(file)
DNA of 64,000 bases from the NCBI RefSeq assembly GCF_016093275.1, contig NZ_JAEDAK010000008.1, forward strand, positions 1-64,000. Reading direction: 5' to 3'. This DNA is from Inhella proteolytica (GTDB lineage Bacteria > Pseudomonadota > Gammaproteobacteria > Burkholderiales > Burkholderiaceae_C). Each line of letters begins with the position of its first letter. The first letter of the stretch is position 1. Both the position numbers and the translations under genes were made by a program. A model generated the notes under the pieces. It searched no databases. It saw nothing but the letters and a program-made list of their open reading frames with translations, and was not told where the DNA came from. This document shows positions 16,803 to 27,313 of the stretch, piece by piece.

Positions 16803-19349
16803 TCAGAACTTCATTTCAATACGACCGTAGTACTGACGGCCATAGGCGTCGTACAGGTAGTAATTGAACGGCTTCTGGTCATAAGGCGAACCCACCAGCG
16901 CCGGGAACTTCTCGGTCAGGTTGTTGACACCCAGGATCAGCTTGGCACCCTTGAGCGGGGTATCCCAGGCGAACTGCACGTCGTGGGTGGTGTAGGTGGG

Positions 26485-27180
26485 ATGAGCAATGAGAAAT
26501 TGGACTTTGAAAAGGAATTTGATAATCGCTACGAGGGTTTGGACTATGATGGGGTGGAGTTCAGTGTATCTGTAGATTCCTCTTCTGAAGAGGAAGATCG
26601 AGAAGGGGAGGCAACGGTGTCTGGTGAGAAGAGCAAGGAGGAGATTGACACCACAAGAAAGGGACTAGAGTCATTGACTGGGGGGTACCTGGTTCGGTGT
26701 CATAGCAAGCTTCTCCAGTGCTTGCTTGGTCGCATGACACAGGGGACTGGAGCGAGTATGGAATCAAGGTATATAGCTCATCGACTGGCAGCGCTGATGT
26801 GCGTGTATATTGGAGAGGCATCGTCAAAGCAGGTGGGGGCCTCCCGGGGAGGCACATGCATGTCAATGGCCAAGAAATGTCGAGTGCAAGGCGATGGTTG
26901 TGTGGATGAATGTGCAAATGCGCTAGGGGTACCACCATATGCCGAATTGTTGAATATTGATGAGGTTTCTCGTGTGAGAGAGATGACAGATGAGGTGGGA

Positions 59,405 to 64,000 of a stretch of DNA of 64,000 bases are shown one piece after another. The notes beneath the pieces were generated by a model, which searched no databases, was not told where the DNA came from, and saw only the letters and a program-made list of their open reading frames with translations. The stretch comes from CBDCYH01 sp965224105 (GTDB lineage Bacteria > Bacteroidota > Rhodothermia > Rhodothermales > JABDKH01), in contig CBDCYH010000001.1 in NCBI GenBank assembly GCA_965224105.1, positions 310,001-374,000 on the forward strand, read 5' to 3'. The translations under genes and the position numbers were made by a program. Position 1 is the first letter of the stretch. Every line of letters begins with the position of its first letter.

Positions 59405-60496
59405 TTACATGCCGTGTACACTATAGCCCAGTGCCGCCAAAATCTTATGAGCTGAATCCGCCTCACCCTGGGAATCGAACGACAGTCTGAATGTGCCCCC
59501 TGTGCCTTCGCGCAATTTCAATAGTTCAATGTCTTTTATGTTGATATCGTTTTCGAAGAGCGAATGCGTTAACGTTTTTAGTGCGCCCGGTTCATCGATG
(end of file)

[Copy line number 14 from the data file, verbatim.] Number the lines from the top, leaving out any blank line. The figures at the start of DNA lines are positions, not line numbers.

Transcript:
59405 TTACATGCCGTGTACACTATAGCCCAGTGCCGCCAAAATCTTATGAGCTGAATCCGCCTCACCCTGGGAATCGAACGACAGTCTGAATGTGCCCCC